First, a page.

Bustling Towns and Picturesque Villages
Historic Market Towns
Villages and Churches
Artisan Crafts and Local Food
North East Wales
North East Wales covers a diverse region, from the Welsh border to Hiraethog moors in the west, and from the coast to the Berwyn Mountains in the south. It is filled with small but perfectly-formed towns dominated by castles or lying in wide river valleys, and pretty villages clustered around ancient churches, many with double naves so characteristic of the area. Within these villages are the studios of local artisans, crafters and food producers.
Along the Vale of Clwyd lie the historic market towns of Ruthin and Denbigh, both with medieval castle ruins, many fine heritage buildings, a range of independent shops and friendly pubs. Ruthin Craft Centre, Wales’ leading centre for the applied Arts, and two unique living history visitor attractions, are not to be missed. In the lower reaches of the valley, Britain’s second-smallest cathedral city St Asaph, and ancient Rhuddlan with its sturdy four-towered castle, reward the inquiring visitor.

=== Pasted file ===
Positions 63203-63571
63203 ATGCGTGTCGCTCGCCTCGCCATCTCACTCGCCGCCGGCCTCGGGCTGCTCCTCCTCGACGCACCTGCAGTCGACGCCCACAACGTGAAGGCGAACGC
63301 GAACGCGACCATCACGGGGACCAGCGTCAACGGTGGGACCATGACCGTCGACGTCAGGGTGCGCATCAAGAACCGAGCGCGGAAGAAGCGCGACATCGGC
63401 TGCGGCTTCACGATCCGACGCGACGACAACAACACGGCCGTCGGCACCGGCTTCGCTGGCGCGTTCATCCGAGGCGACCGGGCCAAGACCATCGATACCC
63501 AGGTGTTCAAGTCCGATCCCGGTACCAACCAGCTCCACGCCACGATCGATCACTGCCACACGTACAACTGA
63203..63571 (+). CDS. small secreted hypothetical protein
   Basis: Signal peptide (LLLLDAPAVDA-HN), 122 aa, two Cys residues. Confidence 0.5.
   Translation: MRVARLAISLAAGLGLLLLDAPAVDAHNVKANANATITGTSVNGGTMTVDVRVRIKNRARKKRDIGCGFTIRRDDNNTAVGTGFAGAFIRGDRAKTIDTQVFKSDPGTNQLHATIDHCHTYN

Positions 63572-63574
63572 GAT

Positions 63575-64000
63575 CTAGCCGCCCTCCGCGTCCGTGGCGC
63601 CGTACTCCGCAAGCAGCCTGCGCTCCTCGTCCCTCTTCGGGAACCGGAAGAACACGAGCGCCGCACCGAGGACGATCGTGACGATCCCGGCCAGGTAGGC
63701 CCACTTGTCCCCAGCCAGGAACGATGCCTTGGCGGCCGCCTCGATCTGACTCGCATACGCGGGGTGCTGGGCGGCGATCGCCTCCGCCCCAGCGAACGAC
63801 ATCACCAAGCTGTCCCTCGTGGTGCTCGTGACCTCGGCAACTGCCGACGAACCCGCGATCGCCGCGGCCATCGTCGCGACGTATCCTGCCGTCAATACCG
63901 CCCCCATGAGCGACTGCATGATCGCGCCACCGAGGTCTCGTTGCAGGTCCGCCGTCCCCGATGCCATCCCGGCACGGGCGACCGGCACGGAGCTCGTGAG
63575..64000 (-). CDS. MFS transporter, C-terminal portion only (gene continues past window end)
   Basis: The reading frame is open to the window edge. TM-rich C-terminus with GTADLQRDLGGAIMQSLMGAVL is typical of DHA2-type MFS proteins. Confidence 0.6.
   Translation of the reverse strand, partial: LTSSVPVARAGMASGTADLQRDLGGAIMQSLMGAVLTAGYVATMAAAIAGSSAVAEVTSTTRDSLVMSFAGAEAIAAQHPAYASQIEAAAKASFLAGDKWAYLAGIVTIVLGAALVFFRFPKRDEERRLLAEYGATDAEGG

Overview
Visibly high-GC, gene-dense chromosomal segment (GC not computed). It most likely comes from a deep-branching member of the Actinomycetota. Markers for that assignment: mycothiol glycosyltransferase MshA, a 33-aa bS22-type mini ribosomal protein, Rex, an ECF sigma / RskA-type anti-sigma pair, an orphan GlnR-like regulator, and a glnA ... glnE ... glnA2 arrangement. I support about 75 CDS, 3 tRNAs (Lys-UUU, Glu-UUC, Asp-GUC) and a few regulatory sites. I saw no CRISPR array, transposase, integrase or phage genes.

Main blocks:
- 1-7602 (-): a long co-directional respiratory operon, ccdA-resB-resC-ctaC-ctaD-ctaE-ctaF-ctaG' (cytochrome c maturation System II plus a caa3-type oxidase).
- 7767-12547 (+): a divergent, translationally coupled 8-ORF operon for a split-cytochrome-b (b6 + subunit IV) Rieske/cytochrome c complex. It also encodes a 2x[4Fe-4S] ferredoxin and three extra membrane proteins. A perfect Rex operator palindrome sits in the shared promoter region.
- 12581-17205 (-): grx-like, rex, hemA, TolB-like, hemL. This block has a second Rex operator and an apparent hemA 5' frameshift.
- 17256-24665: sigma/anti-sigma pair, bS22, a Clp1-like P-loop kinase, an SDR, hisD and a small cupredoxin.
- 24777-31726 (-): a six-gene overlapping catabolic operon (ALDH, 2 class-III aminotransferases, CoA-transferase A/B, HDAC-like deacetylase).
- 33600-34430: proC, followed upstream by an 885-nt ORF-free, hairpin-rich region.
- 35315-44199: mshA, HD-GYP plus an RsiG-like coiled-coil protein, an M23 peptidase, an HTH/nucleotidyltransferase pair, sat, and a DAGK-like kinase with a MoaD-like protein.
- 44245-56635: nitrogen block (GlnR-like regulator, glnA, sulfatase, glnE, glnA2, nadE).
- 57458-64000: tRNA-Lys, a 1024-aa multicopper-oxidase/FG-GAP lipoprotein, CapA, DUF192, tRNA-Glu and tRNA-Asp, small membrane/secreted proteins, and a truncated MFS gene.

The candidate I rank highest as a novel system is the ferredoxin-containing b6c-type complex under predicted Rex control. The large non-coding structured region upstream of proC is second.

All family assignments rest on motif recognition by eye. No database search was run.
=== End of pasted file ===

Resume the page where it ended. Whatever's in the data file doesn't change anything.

The Dee Valley and lower slopes of the Berwyns are home to the bustling and popular town of Llangollen, historic Corwen where Walkers are Welcome, and several ancient and beautiful villages associated with significant events in Wales’ history. Much of this area lies within the Pontcysyllte Aqueduct and Canal World Heritage Site as well as the Clwydian Range and Dee Valley Area of Outstanding Natural Beauty.
Mold is a thriving town with a twice-weekly street market, and its renowned Theatr Clwyd hosts world-class performances in all genres. The steeple of St Giles Church in Wrexham, the area’s largest town, is one of the Seven Wonders of Wales.